"With all due respect to Mr. Murphy, the judge never ordered the water to be turned on," said City Finance Director John Moran, who oversees the city's code enforcement and building compliance department. "All he said is, 'Why haven't you tried to turn the water on?' I have the order right here. I am not going to debate with Mr. Murphy but that is not what the judge ordered."

Murphy wanted to know why his email inquiries, which reportedly included a video, to city officials went unanswered.

"I didn't respond because lawfully I could not," said Councilman Doyle Light, referring to the case being in ongoing litigation. Council has continued to meet in closed sessions about the case, including a 90-minute executive session Tuesday.

Councilwoman Tammy Underwood said she was unable to open the attached video in Murphy's email.

A group of citizens led by Vyncent Hemphill and Carole Rice led a clean up effort outside Hanks' home which made tremendous improvements in the property's appearance. Hanks also made efforts to clean and remove mounds of junk and debris inside the home.

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The bathroom

Marilyn Hanks shows her bathroom and commode to show she is not as messy as some might think. She said her commode is kept clean with bleach. She flushes it when used with rainwater she catches outside in barrels. She doesn't have city water and sewer service, and officials say she and her roommate have used the bathroom and dumped human waste in the backyard.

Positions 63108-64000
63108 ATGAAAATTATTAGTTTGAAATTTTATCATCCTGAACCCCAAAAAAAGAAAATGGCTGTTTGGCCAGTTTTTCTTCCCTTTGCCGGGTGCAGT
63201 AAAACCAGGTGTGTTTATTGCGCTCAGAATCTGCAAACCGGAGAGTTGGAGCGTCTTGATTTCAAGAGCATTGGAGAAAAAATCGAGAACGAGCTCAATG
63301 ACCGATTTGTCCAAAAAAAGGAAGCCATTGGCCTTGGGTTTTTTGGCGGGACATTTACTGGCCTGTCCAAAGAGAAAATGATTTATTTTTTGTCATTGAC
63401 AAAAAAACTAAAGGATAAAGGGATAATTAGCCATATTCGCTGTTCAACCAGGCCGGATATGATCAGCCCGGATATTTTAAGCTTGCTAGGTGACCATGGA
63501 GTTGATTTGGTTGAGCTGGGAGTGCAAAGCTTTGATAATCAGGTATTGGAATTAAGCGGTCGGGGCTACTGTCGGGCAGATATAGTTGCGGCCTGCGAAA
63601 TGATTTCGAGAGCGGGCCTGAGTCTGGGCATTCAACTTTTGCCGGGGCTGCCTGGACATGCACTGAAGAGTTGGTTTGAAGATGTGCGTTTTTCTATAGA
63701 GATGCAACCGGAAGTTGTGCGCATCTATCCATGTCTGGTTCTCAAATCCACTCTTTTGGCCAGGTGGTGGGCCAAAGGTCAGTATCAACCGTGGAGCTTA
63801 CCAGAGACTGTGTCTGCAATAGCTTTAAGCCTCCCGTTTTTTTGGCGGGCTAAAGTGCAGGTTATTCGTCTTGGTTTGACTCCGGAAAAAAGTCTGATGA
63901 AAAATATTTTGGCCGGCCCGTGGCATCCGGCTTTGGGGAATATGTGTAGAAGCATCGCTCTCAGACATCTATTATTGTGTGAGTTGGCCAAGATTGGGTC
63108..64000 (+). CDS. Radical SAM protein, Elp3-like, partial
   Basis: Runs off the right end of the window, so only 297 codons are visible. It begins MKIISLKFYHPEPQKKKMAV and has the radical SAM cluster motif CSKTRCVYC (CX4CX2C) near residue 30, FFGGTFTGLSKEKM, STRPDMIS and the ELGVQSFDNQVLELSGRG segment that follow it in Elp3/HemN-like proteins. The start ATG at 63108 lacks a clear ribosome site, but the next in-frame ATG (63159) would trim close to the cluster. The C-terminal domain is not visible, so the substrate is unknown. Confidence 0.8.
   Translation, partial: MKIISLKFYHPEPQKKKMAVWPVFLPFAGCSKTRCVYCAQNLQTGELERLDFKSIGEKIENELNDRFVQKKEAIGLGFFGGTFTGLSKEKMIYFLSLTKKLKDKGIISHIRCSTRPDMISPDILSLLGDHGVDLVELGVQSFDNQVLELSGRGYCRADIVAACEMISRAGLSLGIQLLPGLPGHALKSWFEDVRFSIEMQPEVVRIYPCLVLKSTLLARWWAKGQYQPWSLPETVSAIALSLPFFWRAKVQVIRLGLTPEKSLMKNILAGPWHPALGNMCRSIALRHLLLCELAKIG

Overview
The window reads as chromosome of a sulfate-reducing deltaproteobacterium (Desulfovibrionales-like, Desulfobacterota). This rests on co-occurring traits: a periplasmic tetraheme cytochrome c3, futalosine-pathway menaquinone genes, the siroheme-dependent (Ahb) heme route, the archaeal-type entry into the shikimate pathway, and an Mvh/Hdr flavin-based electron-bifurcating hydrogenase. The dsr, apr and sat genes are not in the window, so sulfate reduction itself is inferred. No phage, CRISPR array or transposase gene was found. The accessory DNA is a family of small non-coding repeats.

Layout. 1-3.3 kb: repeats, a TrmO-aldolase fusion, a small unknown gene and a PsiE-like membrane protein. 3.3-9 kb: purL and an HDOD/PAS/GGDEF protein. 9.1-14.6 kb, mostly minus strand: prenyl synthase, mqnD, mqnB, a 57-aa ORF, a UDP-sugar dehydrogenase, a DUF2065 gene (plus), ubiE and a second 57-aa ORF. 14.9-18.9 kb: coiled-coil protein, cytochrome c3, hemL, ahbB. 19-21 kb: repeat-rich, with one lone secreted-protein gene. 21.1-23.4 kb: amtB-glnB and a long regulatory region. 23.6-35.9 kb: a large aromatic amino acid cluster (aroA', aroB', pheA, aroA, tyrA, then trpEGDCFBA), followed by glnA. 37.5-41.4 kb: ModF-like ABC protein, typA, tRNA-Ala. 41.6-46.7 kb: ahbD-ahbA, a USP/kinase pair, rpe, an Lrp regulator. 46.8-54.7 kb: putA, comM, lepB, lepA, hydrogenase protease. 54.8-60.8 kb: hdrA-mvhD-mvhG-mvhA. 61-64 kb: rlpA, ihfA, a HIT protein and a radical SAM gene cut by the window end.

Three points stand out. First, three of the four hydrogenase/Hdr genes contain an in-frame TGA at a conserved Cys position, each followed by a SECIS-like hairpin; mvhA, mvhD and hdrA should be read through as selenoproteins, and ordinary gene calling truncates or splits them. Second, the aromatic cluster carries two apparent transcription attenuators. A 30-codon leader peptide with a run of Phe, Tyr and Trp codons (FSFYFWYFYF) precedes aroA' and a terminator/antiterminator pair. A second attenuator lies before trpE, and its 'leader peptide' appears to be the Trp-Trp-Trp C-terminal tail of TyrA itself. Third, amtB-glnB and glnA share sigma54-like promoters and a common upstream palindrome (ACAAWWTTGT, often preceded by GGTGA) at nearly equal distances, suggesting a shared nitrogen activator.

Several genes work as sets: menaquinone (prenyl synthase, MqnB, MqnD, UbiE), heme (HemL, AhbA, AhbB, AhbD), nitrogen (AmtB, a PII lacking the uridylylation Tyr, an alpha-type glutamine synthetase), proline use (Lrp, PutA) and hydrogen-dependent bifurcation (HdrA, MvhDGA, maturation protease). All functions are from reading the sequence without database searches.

Despite the property's cleanup, issues cited go beyond the massive collections of junk and detail the condition of the residential structure and plumbing and electrical issues that happened over five years of the conditions in which Hanks lived there along with her friend, a deaf mute who was removed from the home by adult protective services.

Supporters of Hanks say her home is in good condition – better than many others in her neighborhood that are occupied.

Hanks said she felt she was not treated fairly throughout the legal proceedings, going through most of them without legal representation until a request for a new hearing was heard by Judge Moore, and denied. Moore arranged for a hearing impaired translator to assist Hanks.

Brian Shoemaker asked Murphy if an email from council members saying they were unable legally to respond about the case would have satisfied him.

"Or would you have just gone on social media saying we won't respond," Shoemaker asked.

"Any communication is better than no communication," Murphy responded.

Murphy asked council to suspend its rules and have the city attorney allow council to discuss the case publicly.

"With all due respect I am going to have to discuss this with you after the meeting," said City Attorney Andy Messer, of the private firm Messer-Rockefeller-Fort that contracts with Mineral Wells for its legal representation.

Messer suggested the exchanges between Murphy and city officials was in possible violation of Texas' open meetings laws since the topic was not a posted agenda item and was raised by Murphy during the citizens comments portion of the meeting.

Perricone allowed the exchanges to continue, stating at the end, "I would just say whether the judge ordered it or not, it would be wise to turn the woman's water on."

Currently the general manager and editor for the Mineral Wells Index, I have worked as a writer/editor/photojournalist since the late 1980s.